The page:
Georges St-Pierre Calls It a Career: ‘I Want to Retire on My Own and Not Be Told to Retire’

Georges St-Pierre has officially retired from the sport of mixed martial arts after a legendary career that included winning UFC championships in two different divisions.

Former two-division UFC champion Georges St-Pierre officially announced his retirement from mixed martial arts on Thursday in Montreal.

The Canadian superstar was expected to confirm the news of his retirement after word of the press conference was first revealed on Wednesday.

Now St-Pierre has called it a career after putting together one of the most awe-inspiring resumes in the history of the sport.

“It takes a lot of discipline to become and stay champion. It also takes a lot of discipline to stop while still feeling that you’re in the best physical and mental shape of your life but I’ve always planned to leave the sport when I’m at the top and in good health,” St-Pierre stated.

“I want to thank my family, my fans, my coaches, trainers and training partners, my sponsors and my agents for their indefectible support during all these years. I will forever be grateful for the work of Lorenzo and Frank Fertitta, as well as Dana White and all UFC employees for giving me the opportunity to showcase my skills before the world, from UFC 46 to UFC 217. I also want to thank each of my opponents. All of them are incredible athletes who brought out the best in me.

“I retire from competition with great pride at having had a positive impact on my sport. I intend to keep training and practicing martial arts for as long as I live and I look forward to watching the new generation of champions carry our sport into the future.”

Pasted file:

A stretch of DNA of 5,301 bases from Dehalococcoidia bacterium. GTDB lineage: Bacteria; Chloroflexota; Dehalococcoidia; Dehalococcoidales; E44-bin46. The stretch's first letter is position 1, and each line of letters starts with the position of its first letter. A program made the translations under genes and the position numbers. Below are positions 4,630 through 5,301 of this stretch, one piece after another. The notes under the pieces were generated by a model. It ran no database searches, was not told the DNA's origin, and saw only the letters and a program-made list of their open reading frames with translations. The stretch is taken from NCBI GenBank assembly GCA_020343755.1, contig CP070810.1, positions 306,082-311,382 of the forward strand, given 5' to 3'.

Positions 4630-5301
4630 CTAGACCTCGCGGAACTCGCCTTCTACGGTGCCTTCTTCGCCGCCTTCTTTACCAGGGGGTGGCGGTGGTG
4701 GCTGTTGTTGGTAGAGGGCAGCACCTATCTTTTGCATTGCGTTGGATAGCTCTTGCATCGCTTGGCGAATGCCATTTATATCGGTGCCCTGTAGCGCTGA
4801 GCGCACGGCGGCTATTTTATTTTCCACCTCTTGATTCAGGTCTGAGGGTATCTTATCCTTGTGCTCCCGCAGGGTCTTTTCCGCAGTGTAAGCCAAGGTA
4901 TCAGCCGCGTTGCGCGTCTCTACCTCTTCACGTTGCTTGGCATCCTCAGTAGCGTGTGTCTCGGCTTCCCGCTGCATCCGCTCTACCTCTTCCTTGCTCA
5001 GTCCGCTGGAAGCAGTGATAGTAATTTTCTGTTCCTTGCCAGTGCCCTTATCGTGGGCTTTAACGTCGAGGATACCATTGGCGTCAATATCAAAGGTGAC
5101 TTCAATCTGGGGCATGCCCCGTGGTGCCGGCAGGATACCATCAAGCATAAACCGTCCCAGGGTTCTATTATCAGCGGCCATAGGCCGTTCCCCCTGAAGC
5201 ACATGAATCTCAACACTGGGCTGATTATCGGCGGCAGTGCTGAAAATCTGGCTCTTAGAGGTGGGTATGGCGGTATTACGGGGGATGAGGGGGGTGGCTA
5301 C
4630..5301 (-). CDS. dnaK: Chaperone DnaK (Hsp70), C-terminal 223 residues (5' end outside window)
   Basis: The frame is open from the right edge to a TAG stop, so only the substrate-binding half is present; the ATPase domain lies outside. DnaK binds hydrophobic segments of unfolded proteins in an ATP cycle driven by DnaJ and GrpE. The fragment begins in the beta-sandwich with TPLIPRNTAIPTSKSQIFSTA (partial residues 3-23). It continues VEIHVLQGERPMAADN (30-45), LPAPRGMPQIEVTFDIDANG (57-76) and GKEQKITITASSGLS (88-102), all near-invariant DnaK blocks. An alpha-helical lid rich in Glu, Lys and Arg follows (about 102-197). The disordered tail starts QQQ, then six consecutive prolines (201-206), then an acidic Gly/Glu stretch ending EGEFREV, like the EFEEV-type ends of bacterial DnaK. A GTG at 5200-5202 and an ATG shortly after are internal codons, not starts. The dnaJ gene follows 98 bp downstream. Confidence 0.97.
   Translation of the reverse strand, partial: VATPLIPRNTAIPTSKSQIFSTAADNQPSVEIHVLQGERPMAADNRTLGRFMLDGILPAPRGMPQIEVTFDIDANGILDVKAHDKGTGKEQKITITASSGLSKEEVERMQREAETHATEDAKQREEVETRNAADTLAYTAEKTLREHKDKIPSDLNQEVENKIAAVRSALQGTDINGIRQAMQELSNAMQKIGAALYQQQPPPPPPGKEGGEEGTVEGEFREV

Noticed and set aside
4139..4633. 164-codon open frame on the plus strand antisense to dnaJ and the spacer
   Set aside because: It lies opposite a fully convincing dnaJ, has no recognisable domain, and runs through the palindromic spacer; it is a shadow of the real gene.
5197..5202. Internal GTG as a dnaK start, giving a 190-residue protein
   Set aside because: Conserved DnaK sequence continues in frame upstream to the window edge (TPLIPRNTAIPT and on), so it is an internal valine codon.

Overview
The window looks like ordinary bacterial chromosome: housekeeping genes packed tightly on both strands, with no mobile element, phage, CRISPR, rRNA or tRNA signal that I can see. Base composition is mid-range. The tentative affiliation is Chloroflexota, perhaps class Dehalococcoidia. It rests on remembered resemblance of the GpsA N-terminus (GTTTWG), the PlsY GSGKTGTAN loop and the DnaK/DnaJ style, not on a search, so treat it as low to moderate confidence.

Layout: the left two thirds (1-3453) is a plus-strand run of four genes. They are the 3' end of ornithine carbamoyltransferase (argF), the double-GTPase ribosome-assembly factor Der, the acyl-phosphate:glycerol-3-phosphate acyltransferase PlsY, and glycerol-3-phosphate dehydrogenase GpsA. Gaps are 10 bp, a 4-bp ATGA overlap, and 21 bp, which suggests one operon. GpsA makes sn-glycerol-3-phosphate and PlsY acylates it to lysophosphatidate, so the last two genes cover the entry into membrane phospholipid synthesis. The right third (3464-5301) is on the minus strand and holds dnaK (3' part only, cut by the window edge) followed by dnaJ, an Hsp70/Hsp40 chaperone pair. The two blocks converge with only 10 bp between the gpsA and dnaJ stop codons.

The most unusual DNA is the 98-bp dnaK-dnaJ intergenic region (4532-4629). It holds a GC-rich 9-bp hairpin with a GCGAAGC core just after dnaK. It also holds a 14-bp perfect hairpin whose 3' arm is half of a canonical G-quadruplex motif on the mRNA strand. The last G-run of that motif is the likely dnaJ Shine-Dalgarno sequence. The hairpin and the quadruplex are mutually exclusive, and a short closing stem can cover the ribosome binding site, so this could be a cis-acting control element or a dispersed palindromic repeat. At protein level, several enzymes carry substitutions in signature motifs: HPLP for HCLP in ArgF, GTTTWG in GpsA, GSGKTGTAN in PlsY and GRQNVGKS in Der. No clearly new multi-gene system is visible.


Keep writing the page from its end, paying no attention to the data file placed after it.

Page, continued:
St-Pierre leaves the sport with a 26-2 record overall having defeated every opponent he ever faced by avenging the only two losses on his entire resume.

He was a nine-time defending welterweight champion when he took a sabbatical from the sport in 2013 only to return in 2017 and win the middleweight title after four years away.

According to St-Pierre, a key part in making the decision to retire now rather than later was walking away with his legacy in tact rather than sticking around too long to the point where he was being told it was time to call it a career.

“I’ve said I want to retire on my own and not be told to retire. It takes discipline … you should retire on top, and that’s very hard to do,” St-Pierre said.

“The last person to know it’s time to retire is the fighter himself. In life, I don’t know what I want, but I know damn well what I don’t want. What I don’t want is I don’t want to retire too late. [Fighting] is just a little part of me. I’m very happy to [retire].”

St-Pierre did reveal that he attempted to book one more fight in his career against reigning UFC lightweight champion Khabib Nurmagomedov but the matchup never came together.

Once it was clear he wasn’t getting that fight, he decided now was the time to retire from the sport for good.

“For a fighter where I am in my career right now, the most exciting thing [which] is also the scariest thing to do is to fight an opponent who seems invincible. Khabib is that guy right now. That’s why I wanted to fight him,” St-Pierre said. “It was a fight that could elevate my legacy. I knew he wanted to fight me. This message excited me but unfortunately it takes two fighters and also the organization to make the fight happen and the UFC has other plans for Khabib.

“I wish him the best of luck. I remain a big fan and I look forward to his next fight. I’m sure he’s going to do great.”


▶️ Follow us on Youtube for the best & latest MMA content ▶️
ExclusiveGeorges St-PierreLatest news

Damon Martin is a veteran mixed martial arts journalist who has been covering the industry since 2003 with bylines on FOX Sports, CNN, Bleacher Report and numerous other outlets.